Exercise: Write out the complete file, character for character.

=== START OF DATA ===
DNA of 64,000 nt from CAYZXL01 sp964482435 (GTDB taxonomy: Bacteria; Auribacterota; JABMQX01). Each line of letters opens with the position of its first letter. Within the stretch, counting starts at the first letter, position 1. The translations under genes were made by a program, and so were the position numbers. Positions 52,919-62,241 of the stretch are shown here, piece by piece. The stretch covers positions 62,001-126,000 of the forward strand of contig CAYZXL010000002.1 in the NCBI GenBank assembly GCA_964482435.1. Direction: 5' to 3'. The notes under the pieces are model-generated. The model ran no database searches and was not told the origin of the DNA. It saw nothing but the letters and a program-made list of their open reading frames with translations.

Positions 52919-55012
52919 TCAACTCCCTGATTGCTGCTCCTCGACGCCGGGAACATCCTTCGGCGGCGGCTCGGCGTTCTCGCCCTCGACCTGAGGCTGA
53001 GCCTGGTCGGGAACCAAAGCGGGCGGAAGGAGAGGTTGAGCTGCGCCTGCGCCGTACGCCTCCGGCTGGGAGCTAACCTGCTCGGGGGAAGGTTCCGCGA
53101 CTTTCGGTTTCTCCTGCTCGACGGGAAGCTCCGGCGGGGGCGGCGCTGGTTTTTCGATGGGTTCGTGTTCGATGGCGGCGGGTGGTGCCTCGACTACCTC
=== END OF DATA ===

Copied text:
DNA of 64,000 nt from CAYZXL01 sp964482435 (GTDB taxonomy: Bacteria; Auribacterota; JABMQX01). Each line of letters opens with the position of its first letter. Within the stretch, counting starts at the first letter, position 1. The translations under genes were made by a program, and so were the position numbers. Positions 52,919-62,241 of the stretch are shown here, piece by piece. The stretch covers positions 62,001-126,000 of the forward strand of contig CAYZXL010000002.1 in the NCBI GenBank assembly GCA_964482435.1. Direction: 5' to 3'. The notes under the pieces are model-generated. The model ran no database searches and was not told the origin of the DNA. It saw nothing but the letters and a program-made list of their open reading frames with translations.

Positions 52919-55012
52919 TCAACTCCCTGATTGCTGCTCCTCGACGCCGGGAACATCCTTCGGCGGCGGCTCGGCGTTCTCGCCCTCGACCTGAGGCTGA
53001 GCCTGGTCGGGAACCAAAGCGGGCGGAAGGAGAGGTTGAGCTGCGCCTGCGCCGTACGCCTCCGGCTGGGAGCTAACCTGCTCGGGGGAAGGTTCCGCGA
53101 CTTTCGGTTTCTCCTGCTCGACGGGAAGCTCCGGCGGGGGCGGCGCTGGTTTTTCGATGGGTTCGTGTTCGATGGCGGCGGGTGGTGCCTCGACTACCTC